Can an option speculator have a profit before the option has intrinsic value?

Yes, as long as the option premium increases enough to cover your transaction costs such as commission and fees. For example, you have a $3 Dec. corn call and Dec. corn is at $270/bushel and your transaction costs were $50. Let's say your option has a 20% delta and the Dec. corn future market moves up 10 cents/bushel to $2.80/bushel. Corn is a 5000 bushel contact so 1 cent multiplied by 5,000= $50. Your option premium will increase by approximately 2 cents = $100. Your break even was $50 so you have a $50 profit without any intrinsic value because you are still out of the money by 20 cents.

Conversely, the underlying futures market for your options can move the direction that you anticipated but not quickly enough to offset the time decay of the options. So, options can lose money in spite of the underlying futures contract moving in a favorable direction.

 

What is a bull call spread?

A bull call spread is a bullish strategy to take advantage of markets with high volatility option premiums. It involves the purchase of a at or close to the money call option and the granting of a further out of the money call option. The profit potential is the difference between the strike prices minus your costs and your risks are the cost of the trade. Example: buy 1 Dec. crude oil $70 call for $2,500 and sell 1 Dec. crude oil $75 call for $1,000. The cost of the trade is $1,500 ($2,500-$1,000) and your profit potential is $3,500 ($70-$75=$5 and crude is 1000 barrel contract so $5 multiplied by 1000=$5,000-$1,500 cost=$3,500).

 

What is a bear put spread?

A bear put spread is just like the bull call spread above but it uses puts instead of calls and is for speculating on a decline in prices. So you would buy an at or near the money put and grant a further out of the money put. Learn More >>>

 

The No Nonsense Guide to Buying and Selling Options

 

Futures Trading 101

 

Here is the introduction to futures guide from the CME Group.

Futures Brochure

 

What is a futures contract?

The unit of exchange that trades in the exchanges is the futures contract. Each contract provides for the future delivery of goods at a specified date, time, and place. Each particular commodity is bought and sold in standardized contractual units, which makes them completely interchangeable. 

 

How old and how useful are the commodities markets?

The modern futures markets have been traded since rice futures traded in the eighteenth century in Osaka, Japan. However, historians have found some evidence of primitive futures contracts for olive oil, spices and other goods were used by shipping merchants in Persia before Christ. In the United States futures trading began in the mid-nineteenth century with corn contracts in Chicago and cotton contracts in New York.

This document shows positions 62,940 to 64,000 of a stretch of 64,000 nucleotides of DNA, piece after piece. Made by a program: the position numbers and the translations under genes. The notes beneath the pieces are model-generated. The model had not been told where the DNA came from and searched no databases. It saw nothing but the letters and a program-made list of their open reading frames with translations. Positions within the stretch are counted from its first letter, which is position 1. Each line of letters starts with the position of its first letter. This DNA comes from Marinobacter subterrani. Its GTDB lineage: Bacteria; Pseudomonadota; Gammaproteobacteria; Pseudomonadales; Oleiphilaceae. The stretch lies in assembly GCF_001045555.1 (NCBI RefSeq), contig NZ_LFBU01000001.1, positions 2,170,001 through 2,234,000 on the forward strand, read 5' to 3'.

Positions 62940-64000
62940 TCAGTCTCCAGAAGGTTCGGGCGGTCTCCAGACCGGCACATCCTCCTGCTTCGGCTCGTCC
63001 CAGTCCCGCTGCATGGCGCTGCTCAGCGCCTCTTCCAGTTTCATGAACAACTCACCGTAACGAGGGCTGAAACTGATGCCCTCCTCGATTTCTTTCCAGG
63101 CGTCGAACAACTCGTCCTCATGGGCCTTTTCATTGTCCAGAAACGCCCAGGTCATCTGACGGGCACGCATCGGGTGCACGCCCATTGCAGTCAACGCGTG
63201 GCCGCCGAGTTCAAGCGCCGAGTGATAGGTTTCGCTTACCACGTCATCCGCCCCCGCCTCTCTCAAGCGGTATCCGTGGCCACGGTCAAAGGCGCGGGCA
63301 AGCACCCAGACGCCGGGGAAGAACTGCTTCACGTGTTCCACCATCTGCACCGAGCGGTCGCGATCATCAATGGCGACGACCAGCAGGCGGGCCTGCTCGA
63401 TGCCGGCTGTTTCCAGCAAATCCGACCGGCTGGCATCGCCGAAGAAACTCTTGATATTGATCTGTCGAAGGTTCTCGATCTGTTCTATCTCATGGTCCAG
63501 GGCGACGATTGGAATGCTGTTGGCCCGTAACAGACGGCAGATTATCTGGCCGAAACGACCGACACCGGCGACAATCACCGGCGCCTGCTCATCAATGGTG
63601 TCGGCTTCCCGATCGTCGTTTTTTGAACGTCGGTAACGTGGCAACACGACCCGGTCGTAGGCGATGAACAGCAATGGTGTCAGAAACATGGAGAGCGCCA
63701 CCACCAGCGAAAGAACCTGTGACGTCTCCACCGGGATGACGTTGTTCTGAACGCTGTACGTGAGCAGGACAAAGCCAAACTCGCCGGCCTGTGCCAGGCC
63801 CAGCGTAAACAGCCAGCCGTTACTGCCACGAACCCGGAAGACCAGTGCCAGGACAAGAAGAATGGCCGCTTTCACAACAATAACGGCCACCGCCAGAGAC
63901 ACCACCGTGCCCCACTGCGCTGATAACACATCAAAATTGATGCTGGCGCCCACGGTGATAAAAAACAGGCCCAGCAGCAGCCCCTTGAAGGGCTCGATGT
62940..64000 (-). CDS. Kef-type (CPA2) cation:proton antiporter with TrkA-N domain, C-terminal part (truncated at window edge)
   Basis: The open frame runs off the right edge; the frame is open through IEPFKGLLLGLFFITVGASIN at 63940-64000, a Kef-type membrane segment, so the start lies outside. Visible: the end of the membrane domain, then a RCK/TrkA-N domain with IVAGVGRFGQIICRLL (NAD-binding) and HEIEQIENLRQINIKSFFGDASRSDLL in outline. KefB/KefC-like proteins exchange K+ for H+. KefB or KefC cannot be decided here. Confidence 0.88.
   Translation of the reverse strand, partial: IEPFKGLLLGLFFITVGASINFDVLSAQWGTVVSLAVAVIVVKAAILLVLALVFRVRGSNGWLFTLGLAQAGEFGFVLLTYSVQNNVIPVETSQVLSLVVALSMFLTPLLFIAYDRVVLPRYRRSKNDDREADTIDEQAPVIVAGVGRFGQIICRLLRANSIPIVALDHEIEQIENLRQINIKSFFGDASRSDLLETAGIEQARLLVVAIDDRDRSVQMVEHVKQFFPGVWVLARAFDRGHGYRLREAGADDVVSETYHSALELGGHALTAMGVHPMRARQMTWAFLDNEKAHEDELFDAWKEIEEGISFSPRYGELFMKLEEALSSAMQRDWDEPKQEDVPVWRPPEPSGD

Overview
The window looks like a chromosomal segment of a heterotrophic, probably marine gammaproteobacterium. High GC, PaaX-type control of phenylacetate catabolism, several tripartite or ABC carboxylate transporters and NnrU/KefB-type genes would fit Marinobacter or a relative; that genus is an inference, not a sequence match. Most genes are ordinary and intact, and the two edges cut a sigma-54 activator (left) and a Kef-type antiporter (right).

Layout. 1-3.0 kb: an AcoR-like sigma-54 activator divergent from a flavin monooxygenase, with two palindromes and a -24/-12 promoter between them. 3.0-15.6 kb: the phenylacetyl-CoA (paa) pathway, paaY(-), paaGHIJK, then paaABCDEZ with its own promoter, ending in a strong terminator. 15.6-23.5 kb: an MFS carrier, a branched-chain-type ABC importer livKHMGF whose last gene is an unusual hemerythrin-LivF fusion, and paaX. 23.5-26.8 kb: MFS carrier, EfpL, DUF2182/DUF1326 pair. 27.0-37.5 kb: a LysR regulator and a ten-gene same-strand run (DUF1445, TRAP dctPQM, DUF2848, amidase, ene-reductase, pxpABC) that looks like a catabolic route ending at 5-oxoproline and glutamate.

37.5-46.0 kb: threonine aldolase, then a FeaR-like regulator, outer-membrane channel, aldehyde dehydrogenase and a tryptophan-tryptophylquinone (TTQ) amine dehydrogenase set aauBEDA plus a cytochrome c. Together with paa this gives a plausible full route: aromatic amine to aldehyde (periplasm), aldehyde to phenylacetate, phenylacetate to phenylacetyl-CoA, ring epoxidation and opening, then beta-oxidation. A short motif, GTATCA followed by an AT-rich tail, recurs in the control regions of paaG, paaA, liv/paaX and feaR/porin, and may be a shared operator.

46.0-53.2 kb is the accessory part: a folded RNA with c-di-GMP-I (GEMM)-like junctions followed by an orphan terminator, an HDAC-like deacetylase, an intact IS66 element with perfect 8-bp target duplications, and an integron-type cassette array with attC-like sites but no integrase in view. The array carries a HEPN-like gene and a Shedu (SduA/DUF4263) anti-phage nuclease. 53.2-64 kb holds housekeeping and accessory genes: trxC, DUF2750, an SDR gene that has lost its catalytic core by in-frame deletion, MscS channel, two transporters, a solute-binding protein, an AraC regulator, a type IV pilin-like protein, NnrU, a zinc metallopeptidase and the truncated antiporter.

The industrial revolution brought a new technology and the ability to produce more efficient tools and consequently more food. Economic output not only began to keep pace with the growing population but also increased the standards of living. This new productivity called for more agricultural storage, transportation, and more efficient distribution of goods.

At first the cash markets could handle the growing demand, but as quantities increased, the futures markets with uniform commodity pricing, grading, and delivery, became increasingly important. To cope with the gluts that occur during harvest times and with the shortages that occur before the harvest, purchasers could now protect themselves from price fluctuations by locking in a specific price for a commodity before they actually needed it. So futures and options became necessary for producers, consumers and investors.

 

Why do people invest in commodities?

Leverage is very important to the commodities markets. Unlike the stock market, where you might have to invest 10,000 dollars to leverage 10,000 dollars of a particular stock. A commodities trader can leverage tens of thousands of dollars worth of a commodity for pennies on the dollar. Also unlike stocks, commodities have intrinsic value and will not go bankrupt.